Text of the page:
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RE: rootkit behavior
From: "Andrew Blair" <Andrew.Blair () genmills com>
Date: Thu, 27 Jul 2006 13:24:29 -0500

Yes. The same as you can install applications and run executables from
any drive or media. 

Most of the rootkits hijack system calls that ask what processes are
running or files are in a directory, and remove themselves from the
results. If it lived on the d: drive, it would just remove itself from
d:\<%path%>\ instead of c:\<%path%>\.

Reformatting c: wouldn't remove the code from the d: drive, but to be
persistent the rootkit has to start somehow, and reformatting c: would
remove whatever hooks it had in the startup sequence.

Of course if the code was re-executed from d: somehow you would be right
back where you started from, but after re-installing the OS the rootkit
should not execute on its own.

AB
 

-----Original Message-----
From: rainmann () sbcglobal net [mailto:rainmann () sbcglobal net] 
Sent: Tuesday, July 25, 2006 11:11 PM
To: security-basics () securityfocus com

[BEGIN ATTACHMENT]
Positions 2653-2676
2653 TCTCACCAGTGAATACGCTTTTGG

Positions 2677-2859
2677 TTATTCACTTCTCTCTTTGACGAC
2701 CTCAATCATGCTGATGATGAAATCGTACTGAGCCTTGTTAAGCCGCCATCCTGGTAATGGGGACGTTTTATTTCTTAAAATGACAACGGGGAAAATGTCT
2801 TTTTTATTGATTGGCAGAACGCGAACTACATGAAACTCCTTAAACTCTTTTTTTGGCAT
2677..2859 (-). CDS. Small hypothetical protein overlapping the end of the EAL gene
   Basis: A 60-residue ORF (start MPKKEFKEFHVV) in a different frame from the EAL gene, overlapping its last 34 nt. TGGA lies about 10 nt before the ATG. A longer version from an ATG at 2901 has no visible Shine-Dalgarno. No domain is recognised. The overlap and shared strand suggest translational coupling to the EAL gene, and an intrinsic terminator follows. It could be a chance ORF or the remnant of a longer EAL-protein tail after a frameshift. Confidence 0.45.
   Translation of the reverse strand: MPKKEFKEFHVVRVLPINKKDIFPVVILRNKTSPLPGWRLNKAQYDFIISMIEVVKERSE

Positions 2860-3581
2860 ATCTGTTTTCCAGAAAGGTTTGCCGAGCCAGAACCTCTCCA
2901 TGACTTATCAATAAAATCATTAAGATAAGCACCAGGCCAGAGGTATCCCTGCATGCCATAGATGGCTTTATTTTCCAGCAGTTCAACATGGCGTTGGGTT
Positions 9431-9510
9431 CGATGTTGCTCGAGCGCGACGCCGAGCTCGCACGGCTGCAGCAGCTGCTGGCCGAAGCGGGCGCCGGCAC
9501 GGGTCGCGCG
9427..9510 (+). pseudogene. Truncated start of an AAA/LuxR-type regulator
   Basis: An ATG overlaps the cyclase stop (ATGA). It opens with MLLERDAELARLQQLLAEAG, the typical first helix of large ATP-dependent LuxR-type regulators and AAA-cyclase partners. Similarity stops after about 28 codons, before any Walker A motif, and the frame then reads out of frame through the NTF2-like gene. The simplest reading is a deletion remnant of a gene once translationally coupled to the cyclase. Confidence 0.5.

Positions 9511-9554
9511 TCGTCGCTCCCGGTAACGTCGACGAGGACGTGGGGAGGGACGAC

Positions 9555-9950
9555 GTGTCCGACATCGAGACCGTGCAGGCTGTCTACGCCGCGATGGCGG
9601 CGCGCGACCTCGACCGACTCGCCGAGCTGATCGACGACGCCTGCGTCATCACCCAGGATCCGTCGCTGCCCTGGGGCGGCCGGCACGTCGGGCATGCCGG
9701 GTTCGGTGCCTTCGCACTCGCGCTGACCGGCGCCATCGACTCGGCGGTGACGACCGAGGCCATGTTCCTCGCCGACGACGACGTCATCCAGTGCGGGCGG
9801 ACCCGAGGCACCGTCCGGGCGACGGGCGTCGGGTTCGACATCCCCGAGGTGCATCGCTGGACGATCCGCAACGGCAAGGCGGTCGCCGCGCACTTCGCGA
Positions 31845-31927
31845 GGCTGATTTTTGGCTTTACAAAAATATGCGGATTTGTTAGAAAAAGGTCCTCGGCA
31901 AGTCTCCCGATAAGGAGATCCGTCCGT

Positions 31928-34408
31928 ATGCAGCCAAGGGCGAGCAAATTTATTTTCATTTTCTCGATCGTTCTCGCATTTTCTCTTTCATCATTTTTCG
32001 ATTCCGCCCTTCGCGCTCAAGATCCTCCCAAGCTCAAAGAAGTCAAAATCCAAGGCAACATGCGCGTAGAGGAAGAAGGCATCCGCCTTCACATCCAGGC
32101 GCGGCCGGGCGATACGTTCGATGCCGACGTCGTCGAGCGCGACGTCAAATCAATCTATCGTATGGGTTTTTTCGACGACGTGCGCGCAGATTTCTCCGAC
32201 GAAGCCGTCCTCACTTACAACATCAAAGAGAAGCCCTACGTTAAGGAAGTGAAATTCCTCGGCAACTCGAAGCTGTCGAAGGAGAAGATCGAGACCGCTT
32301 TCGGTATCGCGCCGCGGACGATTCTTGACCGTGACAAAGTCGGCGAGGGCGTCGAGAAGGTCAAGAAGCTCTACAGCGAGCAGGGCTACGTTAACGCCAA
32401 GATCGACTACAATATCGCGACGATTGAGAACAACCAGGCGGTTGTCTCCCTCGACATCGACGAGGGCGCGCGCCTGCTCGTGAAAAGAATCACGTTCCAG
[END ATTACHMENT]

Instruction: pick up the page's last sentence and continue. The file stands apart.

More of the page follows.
Subject: rootkit behavior

Can a rootkit hide on a seperate physical disk from the operating
system? In other words, if WINNT is on c:\ can the rootkit live on
physically seperate data drives e:\ and f:\?


I have a client who wants his c:\ drive reformatted and reloaded to
insure that no rogue program remains.  I haven't been able to give him a
definitive answer concerning his extensive data drives.


Also, does anyone know of any useful detection tools other than RootKit
Revealer and Blacklight? I saw the post the other day about Helios but
read that 1) it requires the .Net framework (ouch!) and 2) doesn't work
for Win2K.


Any advice here would be greatly appreciated. 

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without disrupting your career or home life.

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